E-Learning has exploded in popularity in recent years. It’s applicable to and being used in a wide variety of contexts, including higher education, alternative education, workplace training, and upskilling. The odds are high that you have participated in more than one of these types of e-learning, and the odds are better that you already know that not all e-Learning experiences are created equally.
Effective online learning experiences captivate the attention of the online student and promote their active involvement. In the absence of these elements, the effort and expense of creating online education or training content may be wasted. Here are some tips for making your e-Learning experience more engaging:
1. Stay Focused: Align Content & Activities with Learning Outcomes
Begin with the end in mind. What do you want your learners to be able to do? What knowledge and skills will they need to be able to do it? How can they practice it in a low-pressure situation before demonstrating their level of mastery? Build your content delivery, activities, and assessments around the objectives you want them to achieve.
For example, if you need to teach your colleagues how to create a pivot table in Excel, you’ll need them to have access to the program and a data set. They will need to understand how to organize the data, insert the pivot table, select the appropriate pivot table fields, and interpret their results. You can show them these steps in a video, create a written guide, or demonstrate this in a one-on-one setting. Hands-on practice and feedback should be key components of your strategy, and these should take place before your colleagues need to deploy this skill in an important business case.
If you are the subject matter expert, you may enjoy talking about the subject in great detail, but overwhelming your audience is a common barrier that you can avoid. Ensure that the required content matches the desired learning outcomes and curate bonus or supplemental resources for those interested in learning more.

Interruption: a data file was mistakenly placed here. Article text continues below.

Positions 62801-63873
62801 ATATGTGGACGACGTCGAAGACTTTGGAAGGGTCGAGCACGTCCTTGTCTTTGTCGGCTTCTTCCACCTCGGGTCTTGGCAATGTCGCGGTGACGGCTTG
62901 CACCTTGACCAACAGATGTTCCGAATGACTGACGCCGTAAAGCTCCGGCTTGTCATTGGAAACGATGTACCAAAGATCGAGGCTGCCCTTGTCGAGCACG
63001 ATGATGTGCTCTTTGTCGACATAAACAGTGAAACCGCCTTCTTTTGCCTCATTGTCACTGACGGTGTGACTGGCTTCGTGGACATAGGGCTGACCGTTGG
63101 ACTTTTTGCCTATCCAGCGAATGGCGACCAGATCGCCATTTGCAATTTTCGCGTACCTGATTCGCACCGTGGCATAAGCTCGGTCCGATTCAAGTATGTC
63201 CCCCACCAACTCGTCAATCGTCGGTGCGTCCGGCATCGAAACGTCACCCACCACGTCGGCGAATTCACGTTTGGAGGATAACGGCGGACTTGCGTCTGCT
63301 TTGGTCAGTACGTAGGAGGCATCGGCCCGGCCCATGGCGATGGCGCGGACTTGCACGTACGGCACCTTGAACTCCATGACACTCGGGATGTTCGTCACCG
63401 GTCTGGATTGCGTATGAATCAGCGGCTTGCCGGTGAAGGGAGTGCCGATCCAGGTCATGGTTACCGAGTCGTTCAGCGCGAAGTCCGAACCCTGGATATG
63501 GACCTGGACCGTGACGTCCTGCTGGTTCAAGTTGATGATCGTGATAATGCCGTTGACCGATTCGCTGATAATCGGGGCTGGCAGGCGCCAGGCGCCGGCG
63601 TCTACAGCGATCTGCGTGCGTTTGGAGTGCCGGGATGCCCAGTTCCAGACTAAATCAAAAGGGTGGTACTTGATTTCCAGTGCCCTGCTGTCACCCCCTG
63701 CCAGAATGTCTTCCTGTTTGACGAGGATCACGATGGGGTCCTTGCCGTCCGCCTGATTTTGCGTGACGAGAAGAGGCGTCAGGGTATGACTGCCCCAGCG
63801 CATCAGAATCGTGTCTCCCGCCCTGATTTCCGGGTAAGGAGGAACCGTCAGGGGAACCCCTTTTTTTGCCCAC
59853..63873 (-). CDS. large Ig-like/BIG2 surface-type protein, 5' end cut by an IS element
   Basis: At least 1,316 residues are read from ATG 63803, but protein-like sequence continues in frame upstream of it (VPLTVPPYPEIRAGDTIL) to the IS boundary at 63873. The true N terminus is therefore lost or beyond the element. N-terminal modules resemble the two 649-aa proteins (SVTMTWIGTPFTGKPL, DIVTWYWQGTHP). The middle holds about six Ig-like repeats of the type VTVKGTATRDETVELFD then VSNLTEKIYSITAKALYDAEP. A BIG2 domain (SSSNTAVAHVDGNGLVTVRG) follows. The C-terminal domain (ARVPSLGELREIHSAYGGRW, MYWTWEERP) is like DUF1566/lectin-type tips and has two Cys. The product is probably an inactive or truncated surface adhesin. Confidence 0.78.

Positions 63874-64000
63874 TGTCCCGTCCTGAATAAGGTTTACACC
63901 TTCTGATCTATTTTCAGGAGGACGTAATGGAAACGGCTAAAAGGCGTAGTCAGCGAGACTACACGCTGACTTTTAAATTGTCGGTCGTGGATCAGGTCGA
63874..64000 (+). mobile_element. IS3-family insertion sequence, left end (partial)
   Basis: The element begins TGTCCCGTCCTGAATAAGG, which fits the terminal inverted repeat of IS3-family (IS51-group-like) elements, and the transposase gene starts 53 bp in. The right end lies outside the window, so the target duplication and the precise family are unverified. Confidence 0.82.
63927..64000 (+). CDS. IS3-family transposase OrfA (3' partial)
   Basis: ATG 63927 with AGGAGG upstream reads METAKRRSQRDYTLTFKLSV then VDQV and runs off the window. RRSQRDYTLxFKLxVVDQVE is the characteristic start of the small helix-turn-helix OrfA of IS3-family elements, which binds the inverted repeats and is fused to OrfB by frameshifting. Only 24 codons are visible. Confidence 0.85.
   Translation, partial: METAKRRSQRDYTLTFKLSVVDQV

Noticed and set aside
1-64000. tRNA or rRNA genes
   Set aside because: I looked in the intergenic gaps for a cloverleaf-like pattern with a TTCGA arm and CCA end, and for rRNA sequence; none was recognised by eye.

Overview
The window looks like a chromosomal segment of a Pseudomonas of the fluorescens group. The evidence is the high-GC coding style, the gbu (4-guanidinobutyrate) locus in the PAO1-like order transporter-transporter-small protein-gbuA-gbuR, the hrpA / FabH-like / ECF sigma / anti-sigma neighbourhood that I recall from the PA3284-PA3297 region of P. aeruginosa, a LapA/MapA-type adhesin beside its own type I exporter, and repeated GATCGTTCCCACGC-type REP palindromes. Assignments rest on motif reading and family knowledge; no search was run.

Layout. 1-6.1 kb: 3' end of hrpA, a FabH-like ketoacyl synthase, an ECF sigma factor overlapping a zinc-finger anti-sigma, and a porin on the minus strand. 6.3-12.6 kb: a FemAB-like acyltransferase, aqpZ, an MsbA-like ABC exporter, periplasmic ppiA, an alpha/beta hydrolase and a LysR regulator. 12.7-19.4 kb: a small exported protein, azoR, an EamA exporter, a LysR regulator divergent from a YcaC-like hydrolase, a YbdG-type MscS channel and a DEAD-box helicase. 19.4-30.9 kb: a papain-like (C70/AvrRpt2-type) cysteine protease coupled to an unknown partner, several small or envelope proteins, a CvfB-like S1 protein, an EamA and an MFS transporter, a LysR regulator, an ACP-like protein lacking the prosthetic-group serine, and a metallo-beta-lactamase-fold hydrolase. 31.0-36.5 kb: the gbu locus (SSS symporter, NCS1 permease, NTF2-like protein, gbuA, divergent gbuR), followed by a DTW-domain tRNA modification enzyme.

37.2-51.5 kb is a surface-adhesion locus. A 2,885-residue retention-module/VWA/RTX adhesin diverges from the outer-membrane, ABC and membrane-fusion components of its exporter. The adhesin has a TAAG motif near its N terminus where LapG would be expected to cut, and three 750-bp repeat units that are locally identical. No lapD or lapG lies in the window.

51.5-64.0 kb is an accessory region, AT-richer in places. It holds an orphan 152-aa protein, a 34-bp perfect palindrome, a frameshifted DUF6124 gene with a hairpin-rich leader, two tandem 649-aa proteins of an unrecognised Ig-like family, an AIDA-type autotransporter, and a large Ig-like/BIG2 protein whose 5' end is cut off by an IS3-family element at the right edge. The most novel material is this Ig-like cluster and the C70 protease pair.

2. Get It Together: Provide Clear, Consistent Organization & Structure
The structure of your course itself will impact learner engagement. Well-organized content has a flow that invites the learner to take one more step all along the way and helps them stay on the path you’ve trailblazed. Learners are different, and some will struggle more with managing their own learning than with the content itself. Poorly organized content can prevent otherwise capable participants from achieving learning objectives.
Divide the material into modules or units that can be tackled in short periods of time, ideally one week or less. If deadlines are not necessary, provide a suggested completion date for each module to keep things rolling. Use status indicators so that your audience can gauge their own progress through the module. If the Learning Management System you use has a navigation page, such as the Modules page in Canvas, make sure that is accessible to your learners so that they have an idea of what to expect throughout the course.
3. Mix It Up: Leverage a Variety of Learning Modalities
Video is a powerful learning tool, and we highly encourage its use for better understanding and retention. Pair it with written content or other modalities to further enhance its impact. Consider introducing a video with a list of questions to consider while it’s being watched. This will help the majority of students remain engaged and increase understanding.
We learn by doing, so interactive content and hands-on activities should be incorporated wherever possible. Interactive content may include micro-learning, user-led experiences, guided readings, and review games. Real-world opportunities for discussion, discovery, and or practice should also be leveraged.
4. Practice Portion Sizing: Break Up Content into Manageable Chunks
The irony of creating digital learning content in the digital age is that competition for attention is fierce, and you can’t learn what you don’t attend to. You’ve probably consulted YouTube for an informational video at some point. Any chance you picked one of the shortest ones first? How many have you watched attentively beyond 10 minutes? 5 minutes? 3 minutes?
Chunk your content and activities into manageable periods of time. This should include most, if not all, types of activities in the learning journey. Informational readings are usually easy enough for readers to manage themselves, but make sure that you minimize the number of other activities that require lengthy single sessions. If these are necessary, give your learners an idea of how much time they should expect to spend so that they can plan accordingly.
Material organized in smaller segments makes it easier and more inviting to revisit it over time. Doing so at a frequency that aligns with our level of understanding also increases long-term retention.